It’s easy to be skeptical of big international climate meetings like COP27: a lot of spectacle and a lot of muckety-mucks, but a regular person observing from the outside might wonder if the results are worth the expense and environmental impact.
In fact, this sort of international coordination could be more important to building public support for climate action than previously thought, a new analysis suggests. The study shows that people are more willing to pay for climate action if other countries are implementing similar policies.
“Investing in international agreements is worthwhile not only from a natural science perspective, but also for policymakers interested in securing broader public support for costly climate action domestically,” says study team member Michael Bechtel, a climate politics researcher at the University of Köln in Germany.
Bechtel and his colleagues conducted an online survey of 2,000 people each in France, Germany, and the United Kingdom. They asked some participants if they would support a carbon tax in their country, and others if they would support a carbon tax imposed in their country and other major economies.
When a respondent’s home country was said to be alone in imposing the carbon tax, 53% supported it. When people were told that other countries were doing the same thing, support jumped to 59%, the researchers report in Nature Communications.
This difference means it’s more likely that a majority of people in a particular country would actually vote in favor of a tax if other countries were pursuing similar policies, the researchers point out.
The researchers also probed participants’ beliefs about what results a carbon tax might have. People are more inclined to support a multilateral carbon tax because they believe this will make the policy fairer and more effective, this analysis showed. Multilateralism “resonates with widely held fairness norms such as reciprocity,” Bechtel says
In a second study, involving the same group of people from France, Germany, and the United Kingdom, as well as 4,075 people in the United States, the researchers looked at how varying costs—in both the participant’s home country and elsewhere—affected support for climate policies.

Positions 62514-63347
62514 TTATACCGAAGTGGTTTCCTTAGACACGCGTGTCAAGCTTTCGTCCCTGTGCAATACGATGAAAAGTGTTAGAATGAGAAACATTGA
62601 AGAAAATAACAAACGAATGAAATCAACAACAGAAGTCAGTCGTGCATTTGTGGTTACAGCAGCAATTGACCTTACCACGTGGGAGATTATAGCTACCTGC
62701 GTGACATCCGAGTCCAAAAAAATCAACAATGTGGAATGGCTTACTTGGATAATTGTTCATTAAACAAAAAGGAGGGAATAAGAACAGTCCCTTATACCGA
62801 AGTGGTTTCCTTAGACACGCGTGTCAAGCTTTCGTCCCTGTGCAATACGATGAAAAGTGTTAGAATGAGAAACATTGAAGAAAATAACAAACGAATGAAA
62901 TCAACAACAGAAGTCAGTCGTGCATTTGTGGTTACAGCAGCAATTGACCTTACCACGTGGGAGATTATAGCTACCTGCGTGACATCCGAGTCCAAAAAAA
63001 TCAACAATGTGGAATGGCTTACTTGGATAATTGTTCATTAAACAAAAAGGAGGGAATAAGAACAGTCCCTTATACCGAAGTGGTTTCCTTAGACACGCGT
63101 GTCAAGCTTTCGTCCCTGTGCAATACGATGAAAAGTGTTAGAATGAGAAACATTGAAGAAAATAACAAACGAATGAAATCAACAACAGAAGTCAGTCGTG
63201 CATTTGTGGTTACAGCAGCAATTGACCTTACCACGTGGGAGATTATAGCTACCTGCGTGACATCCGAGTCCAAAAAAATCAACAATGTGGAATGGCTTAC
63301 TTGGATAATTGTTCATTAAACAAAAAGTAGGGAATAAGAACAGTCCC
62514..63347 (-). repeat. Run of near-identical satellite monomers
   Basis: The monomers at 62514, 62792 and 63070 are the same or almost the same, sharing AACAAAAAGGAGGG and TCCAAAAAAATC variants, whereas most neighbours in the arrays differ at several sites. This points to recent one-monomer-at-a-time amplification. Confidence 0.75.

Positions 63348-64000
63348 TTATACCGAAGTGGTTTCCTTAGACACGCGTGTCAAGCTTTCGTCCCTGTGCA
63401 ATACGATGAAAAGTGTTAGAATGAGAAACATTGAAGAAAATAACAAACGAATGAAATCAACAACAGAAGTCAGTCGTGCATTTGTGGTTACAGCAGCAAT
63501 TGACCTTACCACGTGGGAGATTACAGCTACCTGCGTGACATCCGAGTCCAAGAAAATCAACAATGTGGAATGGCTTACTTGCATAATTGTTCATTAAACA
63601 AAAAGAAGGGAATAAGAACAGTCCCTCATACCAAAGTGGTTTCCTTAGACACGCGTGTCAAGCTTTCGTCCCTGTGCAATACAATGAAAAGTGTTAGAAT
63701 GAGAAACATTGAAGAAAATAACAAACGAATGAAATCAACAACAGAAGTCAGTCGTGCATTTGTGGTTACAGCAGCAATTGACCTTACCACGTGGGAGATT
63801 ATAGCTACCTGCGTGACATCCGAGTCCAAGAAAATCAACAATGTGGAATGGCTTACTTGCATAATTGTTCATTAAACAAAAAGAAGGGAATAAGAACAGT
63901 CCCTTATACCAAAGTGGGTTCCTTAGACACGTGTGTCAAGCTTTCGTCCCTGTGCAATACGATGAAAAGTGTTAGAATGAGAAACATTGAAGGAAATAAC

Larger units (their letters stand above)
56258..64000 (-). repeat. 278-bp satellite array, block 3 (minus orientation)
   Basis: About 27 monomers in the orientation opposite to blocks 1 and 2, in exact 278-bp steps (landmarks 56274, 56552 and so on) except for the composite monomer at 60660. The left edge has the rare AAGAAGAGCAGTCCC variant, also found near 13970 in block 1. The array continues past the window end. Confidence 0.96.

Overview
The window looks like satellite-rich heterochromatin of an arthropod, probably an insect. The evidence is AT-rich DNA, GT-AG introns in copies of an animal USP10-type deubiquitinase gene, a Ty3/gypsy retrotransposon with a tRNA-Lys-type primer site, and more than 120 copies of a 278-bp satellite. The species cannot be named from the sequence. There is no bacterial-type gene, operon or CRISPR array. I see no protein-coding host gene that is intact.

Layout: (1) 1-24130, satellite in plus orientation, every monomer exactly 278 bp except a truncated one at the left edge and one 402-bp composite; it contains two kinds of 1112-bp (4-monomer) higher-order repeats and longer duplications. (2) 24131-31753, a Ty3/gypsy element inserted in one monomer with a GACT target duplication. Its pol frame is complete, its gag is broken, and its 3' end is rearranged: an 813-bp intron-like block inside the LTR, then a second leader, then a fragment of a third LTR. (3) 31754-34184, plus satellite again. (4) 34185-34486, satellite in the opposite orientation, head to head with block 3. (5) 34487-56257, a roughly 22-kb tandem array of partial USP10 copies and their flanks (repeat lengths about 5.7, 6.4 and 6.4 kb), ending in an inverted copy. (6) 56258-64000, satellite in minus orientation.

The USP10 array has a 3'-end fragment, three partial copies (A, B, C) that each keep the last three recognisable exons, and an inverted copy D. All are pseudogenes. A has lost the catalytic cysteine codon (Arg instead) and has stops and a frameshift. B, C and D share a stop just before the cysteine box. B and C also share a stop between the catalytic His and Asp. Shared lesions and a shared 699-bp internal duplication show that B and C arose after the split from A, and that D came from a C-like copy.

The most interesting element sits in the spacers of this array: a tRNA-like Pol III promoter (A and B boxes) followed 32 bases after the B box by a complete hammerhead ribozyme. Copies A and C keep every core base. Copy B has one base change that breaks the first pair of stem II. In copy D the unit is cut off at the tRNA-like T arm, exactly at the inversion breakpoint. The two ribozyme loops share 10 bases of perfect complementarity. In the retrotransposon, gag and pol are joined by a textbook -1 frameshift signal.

Not surprisingly, people weren’t keen on paying a lot for climate action if the cost of carbon abroad was low. But nor did they favor policy combinations that kept costs low at home but imposed high costs abroad. In general, they preferred scenarios where costs were broadly similar across countries.
When the price of climate action increased in a person’s home country, support for the policy decreased. But the decrease in support was less pronounced if other countries were taking on higher costs, too. This pattern was strongest when overall costs were high.
“This is particularly important because some have suggested that countries should rely more strongly on unilateral climate action,” Bechtel says. “However, our findings suggest that the political feasibility of progressive climate action increases if policy efforts include other countries.”
But it’s not necessary for people to be immersed the wonky details of other countries’ climate policies, Bechtel adds: “The results suggest that even relatively brief, non-technical information about whether other economies are pursuing climate action increases the willingness to back domestic action.” And even loose coordination of climate policy of the type facilitated by international climate meetings can create this sense of shared effort.
It’s not yet known whether multilateralism also increases people’s willingness to support other environmental policies to address biodiversity loss, air pollution, and so on. “In addition, the current energy crisis raises questions about the willingness of the public to pursue climate objectives amid rising energy prices and fear of the long-term stability of energy supply,” Bechtel says.
Source: Bechtel M.M. et al. “Improving public support for climate action through multilateralism.” Nature Communications 2022.
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